By Tisaranee Gunasekara –
“…the truth won’t set us free until we develop the skills and the habit and the talent and the moral courage to use it.” – Margaret Heffernan (Dare to Disagree)[i]
First they came for pavement traders and unauthorised vendors. Hundreds of thousands lost their livelihoods.
Then they came for legally constituted small businesses. The first step was taken last year, when the UDA demolished shops on one side of Bastian Mawatha, Pettah. The owners were given scant notice (just 24 hours) and no alternate premises.
At least this gross abuse of power did not go unnoticed. The media was present; voices of concern were raised[ii].
Currently shops on the other side of Bastian Mawatha are being demolished. They too are legal structures, built by a previous administration and rented out to small-entrepreneurs. Familiar landmarks in Pettah, they sell a variety of goods, from telephones and handbags to apples and oranges.
The UDA seems to have developed a new procedure to get rid of inconvenient structures/people. No pre-warnings are given, probably to prevent organised resistance and legal action. Instead the UDA launches lightening operations, as if the victims are not rate-paying citizens but enemy-combatants.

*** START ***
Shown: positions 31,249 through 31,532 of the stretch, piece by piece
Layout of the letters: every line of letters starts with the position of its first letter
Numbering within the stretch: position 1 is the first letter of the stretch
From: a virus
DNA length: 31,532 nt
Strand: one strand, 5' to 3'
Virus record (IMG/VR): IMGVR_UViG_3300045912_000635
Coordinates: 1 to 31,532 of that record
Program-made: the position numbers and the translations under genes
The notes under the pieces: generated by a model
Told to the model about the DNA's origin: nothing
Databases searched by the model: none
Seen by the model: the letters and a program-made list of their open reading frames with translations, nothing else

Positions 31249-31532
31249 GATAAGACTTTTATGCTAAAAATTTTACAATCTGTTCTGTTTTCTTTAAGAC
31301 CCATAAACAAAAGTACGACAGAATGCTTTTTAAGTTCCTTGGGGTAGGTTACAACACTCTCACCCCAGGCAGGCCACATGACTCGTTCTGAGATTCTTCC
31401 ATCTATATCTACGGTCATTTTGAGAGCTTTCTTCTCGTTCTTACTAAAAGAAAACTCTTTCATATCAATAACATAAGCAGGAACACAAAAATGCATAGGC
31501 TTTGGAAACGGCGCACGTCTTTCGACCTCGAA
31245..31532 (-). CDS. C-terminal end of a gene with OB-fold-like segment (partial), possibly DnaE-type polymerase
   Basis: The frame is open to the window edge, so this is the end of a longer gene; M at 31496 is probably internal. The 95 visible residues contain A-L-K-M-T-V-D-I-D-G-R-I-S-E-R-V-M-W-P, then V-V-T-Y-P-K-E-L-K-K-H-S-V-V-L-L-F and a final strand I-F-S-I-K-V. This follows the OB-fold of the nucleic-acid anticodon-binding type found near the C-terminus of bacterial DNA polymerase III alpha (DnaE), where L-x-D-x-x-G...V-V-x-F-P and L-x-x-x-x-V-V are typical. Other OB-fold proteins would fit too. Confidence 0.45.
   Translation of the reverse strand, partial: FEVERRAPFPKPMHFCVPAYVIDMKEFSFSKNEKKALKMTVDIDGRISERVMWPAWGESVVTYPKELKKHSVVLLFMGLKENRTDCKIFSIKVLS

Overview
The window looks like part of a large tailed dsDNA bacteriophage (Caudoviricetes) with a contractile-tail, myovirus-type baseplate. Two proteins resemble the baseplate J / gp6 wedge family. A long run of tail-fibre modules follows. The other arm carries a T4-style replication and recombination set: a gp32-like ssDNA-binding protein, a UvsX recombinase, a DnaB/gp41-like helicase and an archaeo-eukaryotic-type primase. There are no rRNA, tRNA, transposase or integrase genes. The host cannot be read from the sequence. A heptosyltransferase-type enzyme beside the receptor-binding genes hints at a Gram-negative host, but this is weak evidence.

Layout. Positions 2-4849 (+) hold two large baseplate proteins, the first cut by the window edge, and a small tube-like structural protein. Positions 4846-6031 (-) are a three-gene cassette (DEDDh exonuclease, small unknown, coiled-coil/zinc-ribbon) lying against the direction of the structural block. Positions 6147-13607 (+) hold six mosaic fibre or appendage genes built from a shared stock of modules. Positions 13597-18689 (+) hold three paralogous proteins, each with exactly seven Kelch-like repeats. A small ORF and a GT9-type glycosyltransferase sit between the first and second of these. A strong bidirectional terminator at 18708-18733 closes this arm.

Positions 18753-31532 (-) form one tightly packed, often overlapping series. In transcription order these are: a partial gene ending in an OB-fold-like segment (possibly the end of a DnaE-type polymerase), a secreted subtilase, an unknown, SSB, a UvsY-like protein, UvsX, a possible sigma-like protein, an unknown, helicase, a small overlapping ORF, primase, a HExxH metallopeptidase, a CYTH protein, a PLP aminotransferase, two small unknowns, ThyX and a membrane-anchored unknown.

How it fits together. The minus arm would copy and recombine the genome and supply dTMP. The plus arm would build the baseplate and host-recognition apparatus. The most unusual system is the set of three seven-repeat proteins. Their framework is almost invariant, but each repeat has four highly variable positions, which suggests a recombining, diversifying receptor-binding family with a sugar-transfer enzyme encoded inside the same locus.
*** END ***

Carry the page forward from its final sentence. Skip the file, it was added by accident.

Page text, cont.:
The Rajapaksas are in a hurry. Much needs to be done, to turn parts of Pettah and Fort into the new gambling hub. Bastian Mawatha is located at the end of the designated gambling-zone. It must be spruced up, for the viewing pleasure of international gamblers who are expected to flock to this resplendent isle.
So the ordinary shops must go, even though it means destroying legitimate Lankan businesses and depriving tens of thousands of Lankan citizens of a livelihood.
Many of the victimised shop owners would have come from rural areas, most would have voted for the Rajapaksas at previous elections; all would have cooked milk-rice, lighted crackers and danced in the streets when the Eelam War ended, without sparing a thought for the civilian victims.
Now it is their turn to vanish from the public eye, to become non-victims.
The art of rendering human victims invisible was perfected in North-Eastern battle zones and ‘Welfare Villages’. Today that tried and tested method is being implemented in the heart of Colombo, with devastating success.
Unlike last year, the current demolitions are barely making news. When they do, the shops are dismissively – and apocryphally – described as unauthorised structures[iii].